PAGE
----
Noteworthy Chemistry

January 17, 2011

Synthesize and colorize poly(lactic acid) in one step. Poly(lactic acid) (PLA) is a linear thermoplastic polyester derived from natural, renewable sources. It is compostable, generating CO2, water, biomass, humus, and other natural substances.

PLA is prepared by condensing lactic acid or by ring-opening polymerization (ROP) catalyzed by aluminum alkoxides. Dyeing PLA uses strongly alkaline conditions and large volumes of water; it often forms aromatic amines from the azo dyes as byproducts.

P. C. McGowan and coauthors at the University of Leeds (UK) and DyeCat (Leeds) developed new ROP catalysts that incorporate chromophores. The catalysts simultaneously control the polymerization and incorporate dyes in the polymer backbones to achieve high color strength without exposing the fibers to harsh conditions.

The authors prepared aluminum precatalysts 1 and 2, which react with an initiator (e.g., benzyl alcohol) to give catalytically active species such as 3. When the initiator contains a chromophore, the result is a colored polymer. Analysis of the PLA product showed that the initiator is incorporated at the end of the polymer chain. Fibers and plastics made from it deteriorate only slightly upon processing.

Commercially available dyes such as azo compounds 4 and 5 can be used as initiators. UV-responsive polymers can be obtained by using a fluorescent dye. The black PLA obtained from yellow and purple dyes was used as a fiber that was woven into to a black dress, which is on display at the Science Museum in London.

The amount of dye required for this technique is 0.5–0.7% of the mass of polymer. This is significantly lower than the amounts used in conventional dyeing. The process has several environmental advantages over the traditional fiber production process: It eliminates fiber wet-processing stages, wasted dye, and colored wastewater treatment. Developments such as this may help replace poly(ethylene terephthalate) in commercial polyesters. (Angew. Chem., Int. Ed. 2011, 50, 291–294; JosÉ C. Barros, Sally Peng Li)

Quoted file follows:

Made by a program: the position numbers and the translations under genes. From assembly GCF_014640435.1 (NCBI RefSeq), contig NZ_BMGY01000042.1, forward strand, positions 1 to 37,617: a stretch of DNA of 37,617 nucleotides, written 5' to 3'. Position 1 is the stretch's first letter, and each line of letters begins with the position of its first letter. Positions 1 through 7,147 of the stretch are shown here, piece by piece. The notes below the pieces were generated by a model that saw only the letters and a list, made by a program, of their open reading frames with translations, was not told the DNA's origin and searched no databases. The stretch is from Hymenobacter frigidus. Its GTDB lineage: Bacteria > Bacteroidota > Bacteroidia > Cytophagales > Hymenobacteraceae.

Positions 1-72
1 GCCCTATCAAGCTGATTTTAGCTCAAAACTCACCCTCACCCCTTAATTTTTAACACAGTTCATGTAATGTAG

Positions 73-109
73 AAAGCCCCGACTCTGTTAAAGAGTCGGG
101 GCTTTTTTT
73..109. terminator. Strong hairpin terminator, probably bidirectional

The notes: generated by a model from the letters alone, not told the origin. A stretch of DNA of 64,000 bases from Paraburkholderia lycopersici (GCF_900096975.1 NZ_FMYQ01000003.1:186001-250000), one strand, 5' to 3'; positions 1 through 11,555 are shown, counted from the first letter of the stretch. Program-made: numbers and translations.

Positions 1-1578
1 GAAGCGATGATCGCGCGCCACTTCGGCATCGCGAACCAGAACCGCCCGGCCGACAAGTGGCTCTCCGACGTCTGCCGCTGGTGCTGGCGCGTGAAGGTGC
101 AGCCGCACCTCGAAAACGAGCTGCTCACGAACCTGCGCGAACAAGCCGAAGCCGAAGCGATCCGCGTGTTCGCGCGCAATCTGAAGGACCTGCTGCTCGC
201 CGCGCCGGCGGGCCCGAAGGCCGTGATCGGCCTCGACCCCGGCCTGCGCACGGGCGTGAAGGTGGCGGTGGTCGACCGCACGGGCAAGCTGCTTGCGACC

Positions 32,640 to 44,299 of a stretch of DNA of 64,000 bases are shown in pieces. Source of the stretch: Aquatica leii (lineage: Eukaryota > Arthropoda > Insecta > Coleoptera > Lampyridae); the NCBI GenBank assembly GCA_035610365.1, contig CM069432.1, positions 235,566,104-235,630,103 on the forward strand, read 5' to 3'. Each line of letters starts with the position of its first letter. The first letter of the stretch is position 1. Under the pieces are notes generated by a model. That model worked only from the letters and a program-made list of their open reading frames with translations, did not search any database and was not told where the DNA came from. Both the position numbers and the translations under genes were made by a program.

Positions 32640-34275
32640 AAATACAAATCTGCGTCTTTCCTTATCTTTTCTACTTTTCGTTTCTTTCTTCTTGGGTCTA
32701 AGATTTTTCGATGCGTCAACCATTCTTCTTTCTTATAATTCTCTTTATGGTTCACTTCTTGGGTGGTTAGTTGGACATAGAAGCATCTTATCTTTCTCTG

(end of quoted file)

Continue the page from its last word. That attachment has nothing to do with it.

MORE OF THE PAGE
A cationic hybrid copolymer is an efficient gene delivery vector. Cationic organic polymers, such as poly(ethylenimine) (PEI) and poly[(2-dimethylamino)ethyl methacrylate] (PDMAEMA), have high gene transfection efficiency. Unfortunately, the polymers are cytotoxic, which limits the scope of their biomedical applications. X. J. Loh, J. Li, and coauthors at the Institute of Materials Research and Engineering (Singapore) and the National University of Singapore developed an organic–inorganic hybrid system that is efficient for gene delivery and benign to living cells.

The hybrid is a star-shaped copolymer consisting of a hydrophobic inorganic core of polyhedral oligomeric silsesquioxane and multiple hydrophilic organic coronas of PDMAEMA chains. Because it is amphiphilic, the copolymer forms micelles into which hydrophobic drugs such as paclitaxel are readily encapsulated. The drug-encapsulated micelles are less toxic than PDMAEMA and PEI. Paclitaxel-loaded polyplexes show better gene transfection efficiency than their unloaded counterparts. (J. Mater. Chem. 2010, 20, 10634–10642; Ben Zhong Tang)

New shape memory materials have biodegradable components. L. Wu*, C. Jin, and X. Sun at Zhejiang University (Hangzhou, China) synthesized segmented polyurethanes derived from biodegradable blocks [poly(L,L-lactide) (PLLA) and poly(ε-caprolactone) (PCL)] and photoresponsive N,N-bis(2-hydroxyethyl)cinnamamide (BHECA) pendant groups (1) for biomedical shape memory applications. These microphase-segregated poly(ester urethane)s with PCL–BHECA soft segments and chain-extended PLLA hard domains have good mechanical properties-and are soluble in several organic casting solvents.